So, No One is From DC, Huh?
While DC has traditionally hosted a large share of residents who moved here from across the country, there is the mistaken impression that it is a city of transplants rather than a place with a distinct culture where people have inter-generational roots. Now, the DC Policy Center (DCPC) has receipts to disprove the notion that no one from DC lives in DC.
A new report from the DCPC, based on Census data from 1990 and 2000, estimates that native-born residents make up about 31 percent of the city's population. From 2013 to 2017, however, between the displacement of lower-income residents and the influx of new residents, roughly 28.6 percent of adult DC residents were born here (37 percent if children are counted).
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In Wards 7 and 8, the native-born population makes up about 80 percent of the population. The pendulum swings decidedly in the other direction on the west side of the city. Native-born Washingtonians make up about 10 percent of the population in Northwest DC on average; in neighborhoods like Foggy Bottom and West End, the percentage is near zero.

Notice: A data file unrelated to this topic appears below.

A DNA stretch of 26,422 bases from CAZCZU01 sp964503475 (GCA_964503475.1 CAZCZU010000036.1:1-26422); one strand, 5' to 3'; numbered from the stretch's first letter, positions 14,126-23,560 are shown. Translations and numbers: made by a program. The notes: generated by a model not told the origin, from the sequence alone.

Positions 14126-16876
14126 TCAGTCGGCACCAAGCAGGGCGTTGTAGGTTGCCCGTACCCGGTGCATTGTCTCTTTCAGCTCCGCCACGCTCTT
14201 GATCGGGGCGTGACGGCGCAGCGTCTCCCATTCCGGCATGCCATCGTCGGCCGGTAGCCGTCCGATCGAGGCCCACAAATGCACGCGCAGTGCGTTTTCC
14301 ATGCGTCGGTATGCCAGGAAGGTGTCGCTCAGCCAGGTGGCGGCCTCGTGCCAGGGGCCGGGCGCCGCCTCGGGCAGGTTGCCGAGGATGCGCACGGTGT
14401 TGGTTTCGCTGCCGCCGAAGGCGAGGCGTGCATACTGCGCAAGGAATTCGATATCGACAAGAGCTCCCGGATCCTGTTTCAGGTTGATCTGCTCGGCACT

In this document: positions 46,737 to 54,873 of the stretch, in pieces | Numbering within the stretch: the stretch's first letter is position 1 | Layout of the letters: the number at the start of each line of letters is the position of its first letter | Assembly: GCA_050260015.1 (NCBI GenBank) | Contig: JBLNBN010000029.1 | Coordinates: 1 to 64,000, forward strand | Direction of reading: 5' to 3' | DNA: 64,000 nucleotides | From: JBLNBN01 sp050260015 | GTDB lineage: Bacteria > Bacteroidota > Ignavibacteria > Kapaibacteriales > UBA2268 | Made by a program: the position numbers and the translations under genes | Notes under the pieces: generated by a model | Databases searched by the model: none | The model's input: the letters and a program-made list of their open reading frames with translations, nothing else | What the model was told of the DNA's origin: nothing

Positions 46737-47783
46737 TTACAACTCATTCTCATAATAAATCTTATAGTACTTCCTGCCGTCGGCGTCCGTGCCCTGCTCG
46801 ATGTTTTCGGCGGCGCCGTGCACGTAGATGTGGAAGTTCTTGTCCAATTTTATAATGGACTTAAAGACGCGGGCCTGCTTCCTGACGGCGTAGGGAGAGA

As for areas where the share of native-born Washingtonians has declined in recent years, some of the most dramatic drops from 2010-2016 were in Brookland off Rhode Island Avenue (down 35 percent), in Trinidad (down 26 percent) and toward the east end of the H Street Corridor (down 29 percent).
DC-born residents still represent the largest bloc of the city's population, followed by 17.6 percent of residents who were born abroad. New York-born residents come in third, representing 6.1 percent of the population, and Virginia and Maryland lag just behind, representing a respective 4.6 and 4.3 of DC residents.
See other articles related to: native-born, population
This article originally published at https://dc.urbanturf.com/articles/blog/so-no-one-from-dc-huh/14805.
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